The Intel® Xeon Phi™ coprocessor: What is it and why should I care? Pt 1: Fitting it all on one slab of silicon

Hi, my name is Taylor Kidd. You many know me from such notables as, “The Beginning Intel® Xeon Phi™ Coprocessor Workshop,” and, “The Advanced Intel® Xeon Phi™ Coprocessor Workshop,” where I mesmerized audiences with over 10 hours of highly technical information. (See, the “Training” tab for both.)

I am here to give you a very short introduction to the Intel® Many Integrated Core Architecture. Thus, you have the reason for the brief and snappy title, “The Intel Xeon Phi coprocessor: What is it and why should I care?”

The Intel® MIC Architecture, a.k.a. the Intel® Xeon Phi™ coprocessor, is what some have called a super computer on a card. If you are going to go so far as to call it that, you might also call it a super computer on a chip since it is all on one slab of silicon.

This simple fact is its biggest advantage as well as its biggest limitation. You see, by putting everything on one chip, designers are able to tightly integrate the entire coprocessor and avoid the onerous limits that result from having to move data off of and then back onto different pieces of silicon. This gives you a remarkable degree of both cooperation and communication bandwidth between the different cores of the coprocessor. And what a number of cores it is. Depending upon the SKU, you can have more than 60 cores on that coprocessor, all on that single slab of silicon.

What is the greatest bottleneck related to computation in modern processors? That is right, it is communication. When you are trying to squeeze all that data across a small number of pins, something has got to give. By having everything on one slab of silicon, you have just greatly reduced the magnitude of this problem. By the way, the figure below is for illustrative purposes only.

This same advantage, though, is also its greatest constraint. You have got to make some compromises when you squeeze that many processors on one slab of silicon. Remember that the largest slab of silicon you can reliably create (combined with the feature size) sets the upper limit on the number of transistors you have available as building blocks. So an Intel Xeon Phi coprocessor with 60+ cores has roughly the same number of transistors available to it as a state of the art Intel® Xeon® processor. Wait, we have eight cores on one hand (a top of the line Intel® Xeon® processor) and 60+ cores on the other (Intel Xeon Phi coprocessor). So how does the Intel Xeon Phi coprocessor do it with the same number of transistors?

Let us take a look at the maximum transistor count possible on a useful slab of silicon. By “useful,” I mean something that you can use to create a commercial product. So, I am leaving out all those “world records” where the maximum transistor count is some unbelievably large number, but the defect rate is so high and the yield so small that it will never be economically viable. Right now that number is around 5 billion. And that is to build one state-of-the-art Intel® 8-core / 16-thread souped up processor. If that is the state of the art, how do we get 60+ cores / 240+ threads on one slab of silicon?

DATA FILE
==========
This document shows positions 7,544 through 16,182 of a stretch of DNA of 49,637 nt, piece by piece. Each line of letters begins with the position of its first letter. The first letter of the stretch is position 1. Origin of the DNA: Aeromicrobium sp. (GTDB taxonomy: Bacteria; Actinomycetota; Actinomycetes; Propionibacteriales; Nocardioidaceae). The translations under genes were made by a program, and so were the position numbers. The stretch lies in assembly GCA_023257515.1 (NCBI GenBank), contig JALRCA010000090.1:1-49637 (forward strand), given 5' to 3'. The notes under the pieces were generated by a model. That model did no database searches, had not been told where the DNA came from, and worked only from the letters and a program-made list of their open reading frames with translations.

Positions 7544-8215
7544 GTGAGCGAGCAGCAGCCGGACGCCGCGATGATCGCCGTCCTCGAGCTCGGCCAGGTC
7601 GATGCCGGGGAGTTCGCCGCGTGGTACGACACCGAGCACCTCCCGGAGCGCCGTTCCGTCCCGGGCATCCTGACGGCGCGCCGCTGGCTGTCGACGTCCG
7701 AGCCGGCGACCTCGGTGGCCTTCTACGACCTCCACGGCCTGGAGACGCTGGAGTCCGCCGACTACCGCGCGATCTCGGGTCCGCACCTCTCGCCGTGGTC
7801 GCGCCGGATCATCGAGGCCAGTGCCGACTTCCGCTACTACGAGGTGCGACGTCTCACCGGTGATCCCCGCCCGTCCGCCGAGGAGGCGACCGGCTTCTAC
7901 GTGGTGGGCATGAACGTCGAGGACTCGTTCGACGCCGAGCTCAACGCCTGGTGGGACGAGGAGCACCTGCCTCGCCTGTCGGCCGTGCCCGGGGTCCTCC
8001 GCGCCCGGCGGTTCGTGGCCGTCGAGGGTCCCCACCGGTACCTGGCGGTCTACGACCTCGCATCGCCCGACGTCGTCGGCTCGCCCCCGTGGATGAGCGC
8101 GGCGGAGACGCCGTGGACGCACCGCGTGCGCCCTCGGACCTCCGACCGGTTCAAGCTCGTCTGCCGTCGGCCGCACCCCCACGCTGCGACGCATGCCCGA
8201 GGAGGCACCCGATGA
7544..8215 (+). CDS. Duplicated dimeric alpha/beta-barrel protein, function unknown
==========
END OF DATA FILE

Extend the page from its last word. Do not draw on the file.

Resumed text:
The answer is simple once you think about it. What is the big advantage of the Intel MIC Architecture? Is it because it is the fastest processor around? No. It is because it has a whole lot of cores that can support even more threads, meaning that the advantage is in numbers, not speed. So why not use an older, smaller but still very capable core? And that is what they did. The designers went back generations, literally back to one of the first modern cores, the Intel® Pentium® processor. The Intel® Pentium® processors had transistor counts between 3 and 40 million, depending upon which generation you choose. An 8-core Intel® Xeon® Processor E7 has 2.6 billion with a “b.” If you do the math, you can now get 60+ cores on one slab of silicon along with all that other stuff you need to tie them together.


For more complete information about compiler optimizations, see our Optimization Notice.


Taylor IoT Kidd's picture

Hi Dmitry, Pardon's for the delayed response. It was the end of the quarter and we all know what that means. You're right. Each core has 4 HW contexts independent of the vector engine (except that there is only 1 vector engine per core). The result is a maximum number of 240+ HW threads though your mileage will vary since all 4 share the same pipeline.

To find a painful amount of additional detail, take a look at the System Software Developers' Guide (SDG) at, specifically chapter 2.

Dmitry Oganezov (Intel)'s picture

Great post, Taylor! Though I don't quite understand one little thing...

It's clear that we can get 60+ cores on one slab of silicon, considering the fact that these are close to classic Pentium cores. But what about 240+ threads? Do you mean 4 threads per core because of in-order pipeline or because of vector instructions?

Add a Comment

Have a technical question? Visit our forums. Have site or software product issues? Contact support.